Aug 1 2014

Books Completed in July

1. Dracula, by Bram Stoker
2. A Good Indian Wife, by Anne Cherian
3. How to Succeed in Business Without Really Crying: Lessons from a Life in Comedy, by Carol Leifer
4. TEN (chapbook), by Val Dering Rojas

Still in progress at the end of the month: Foucault’s Pendulum by Umberto Echo and We’re All Infected: Essays on AMC’s the Walking Dead and the Fate of the Human by Dawn Keetley — these two books are the reason why it’s been such a slow reading month for me.

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Jul 31 2014

Poetry Chapbook Review: TEN by Val Dering Rojas

Book Cover: Ten by Val Dering Rojas

TEN by Val Dering Rojas
Publisher: Dancing Girl Press
Date Published: 2014

ONE.
I think
if he tried,
I would crumble
like the iridescent shell
of a beetle.

Val Dering Rojas’ TEN consists of ten long poems alongside ten mini-poems that explores the inner working of body and soul through the out workings of color and texture. The ten mini poems act as a form of chapter headings in between each of the longer pieces, providing a framework for the chapbook. Read together, all in one go, these mini-poems provide a poem of their own, which unveils a personal journey, from a place of a place of disconnecting from emotional wounding to a sense of inner calm, a spiritual awareness. As interjections, the mini-poems share thematic progression with the longer pieces.

In “An Instance of Affliction,” a medicine cabinet is contemplated, an “axis of obsolete / streets, old razors roads.” The medicine cabinet, the objects within, and the reflection in the mirror fade behind an deeper reflection. The material world itself becomes metaphor for personal experience.

“How To Leave” expresses the unpacking and dismantling of the meaning love with “its utopian tongue”, expressing both how love fails us and also all the things (objects and feelings) that must be left behind. “Love can’t be found / in these humble jars of honey, / in these everyday teaspoons.” At the same time, there is what remains in the leaving: “You are packing yourself up in bags, // stuffing yourself in boxes.” What do we have in the ending of a relationship, but ourselves? The objects (clothing, books, toiletries, towels, bedding), which gets stuffed into bags and boxes, become representative of the self. And yet, the poem, shows how the things we tell ourselves in leaving (“I hate love” or that “love / doesn’t know any truth at all”) are either lies or, at the least, half truths, because feeling, love, emotion lingers.

The progression of the poems eventually lead the reader to realize that the self is enough. In “While Alone at Topanga Thrift,” the narrator explores the feeling of space while discovering objects in a thrift store: “It occurs to me / that most things are made / to be filled; even now, / these old red dough-bowls / brim with sun.” As with the rest of the poems, it’s easy to relate the outer objects to the inner realm. The imagery of a tiny teacup or a ginger jar becomes moving and beautiful metaphor.

EIGHT.
I can’t let you
see me cry,
but if you’d like,
I’ll tell you a sad story.

I’ve returned to these poems several times in the course of reading them, each time discovering something new — a turn of phrase to fall in love with, a deeper meaning to latch onto. Each poem is shown to be lovelier and more evocative each time I read it. All told, a lovely. wonderful collection and I hope to be able to read a full length book from Val in the near future.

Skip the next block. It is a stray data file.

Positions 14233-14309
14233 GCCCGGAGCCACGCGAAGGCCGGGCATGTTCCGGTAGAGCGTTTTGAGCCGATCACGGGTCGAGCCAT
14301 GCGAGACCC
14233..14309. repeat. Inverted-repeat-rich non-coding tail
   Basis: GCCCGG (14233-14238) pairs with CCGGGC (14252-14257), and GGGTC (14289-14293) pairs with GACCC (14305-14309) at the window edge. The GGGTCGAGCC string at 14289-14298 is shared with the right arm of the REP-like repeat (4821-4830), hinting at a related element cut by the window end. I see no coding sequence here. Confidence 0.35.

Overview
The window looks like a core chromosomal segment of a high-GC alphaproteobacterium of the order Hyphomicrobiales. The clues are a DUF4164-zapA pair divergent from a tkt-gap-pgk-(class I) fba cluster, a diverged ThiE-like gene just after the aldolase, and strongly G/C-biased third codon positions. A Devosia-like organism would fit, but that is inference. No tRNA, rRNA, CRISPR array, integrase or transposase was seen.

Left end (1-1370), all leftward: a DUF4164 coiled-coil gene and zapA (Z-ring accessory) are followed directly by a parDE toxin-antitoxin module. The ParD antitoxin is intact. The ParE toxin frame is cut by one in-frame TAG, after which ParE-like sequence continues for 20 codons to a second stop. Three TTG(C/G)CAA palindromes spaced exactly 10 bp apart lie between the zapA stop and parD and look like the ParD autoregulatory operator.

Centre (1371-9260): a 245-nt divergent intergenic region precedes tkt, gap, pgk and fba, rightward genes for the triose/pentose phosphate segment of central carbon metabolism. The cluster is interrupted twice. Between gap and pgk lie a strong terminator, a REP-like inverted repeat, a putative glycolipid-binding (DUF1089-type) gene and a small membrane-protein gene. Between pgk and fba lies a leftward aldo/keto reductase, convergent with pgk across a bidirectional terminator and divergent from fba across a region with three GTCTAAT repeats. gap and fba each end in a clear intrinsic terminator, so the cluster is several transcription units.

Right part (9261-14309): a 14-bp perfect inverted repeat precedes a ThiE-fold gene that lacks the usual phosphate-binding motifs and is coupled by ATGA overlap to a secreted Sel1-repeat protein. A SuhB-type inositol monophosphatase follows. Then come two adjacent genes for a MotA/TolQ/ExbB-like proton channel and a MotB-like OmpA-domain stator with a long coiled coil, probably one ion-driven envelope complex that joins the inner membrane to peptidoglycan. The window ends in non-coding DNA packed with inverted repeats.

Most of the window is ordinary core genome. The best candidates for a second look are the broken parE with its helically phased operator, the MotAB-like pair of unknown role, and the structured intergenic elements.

Note: A review copy of TEN was provided by the author, whom i consider a friend. Take this review with as much of a grain of salt to taste.


Jul 2 2014

Books Completed in June

1. The Happy Zombie Sunrise Home, by Margaret Atwood and Naomie Alderman
2. Red, by E.J. Koh
3. The Complete Guide to Buying a Business, by Fred Steingold (DNF)
4. Hum, by Jamaal May
5. The Blue Place, by Nicola Griffith
6. Fangirl (audio book), by Rainbow Rowell
7. Save the Cat! The Last Book on Screenwriting That You’ll Ever Need, by Blake Snyder
8. Parasite, by Mira Grant
9. The Arabian Nights: Tales of 1001 Nights, Vol. 2

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Jul 1 2014

Thoughts on The Arabian Nights, Vol. 2

Arabian Nights

Thoughts on Volume 1.

Volume 2 of The Arabian Nights begins with night 295 of tales and goes through night 719. The stories at the beginning of the book are all very short, some only around a page or two long, and it wasn’t until about halfway through the book that the tales grew into longer epics once again, including the seven voyages of Sindbad. There’s a lot of risk of tedium when you binge read these books like I’m doing. The shorter tales all stacked on top of each other begin to blur together and longer tales can grow to such epic lengths as to be too long, and long or short there are repeated kinds of stories, themes, and phrases throughout. But if I had not read these books in the rapid way I’m going, I’m not sure that I would have figured out the genius of Shahrazad.
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Jun 26 2014

Review: Save the Cat! by Blake Snyder

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Not actually the last book you’ll need on screenwriting.

Save the Cat!: The Last Book on Screenwriting You’ll Ever Need by Blake Snyder provides a guide to screenwriting from an industry perspective, focusing on what a writer needs to do to prep for the act of writing. These techniques include creating a logline (or one-line), watching and analyzing movies in your chosen genre, creating a beat sheet, and building a board to layout scenes as a form of outlining. Skipping over actually writing process, he then reveals some screenplay “rules” and somethings to look for during edits if the finished draft isn’t working.

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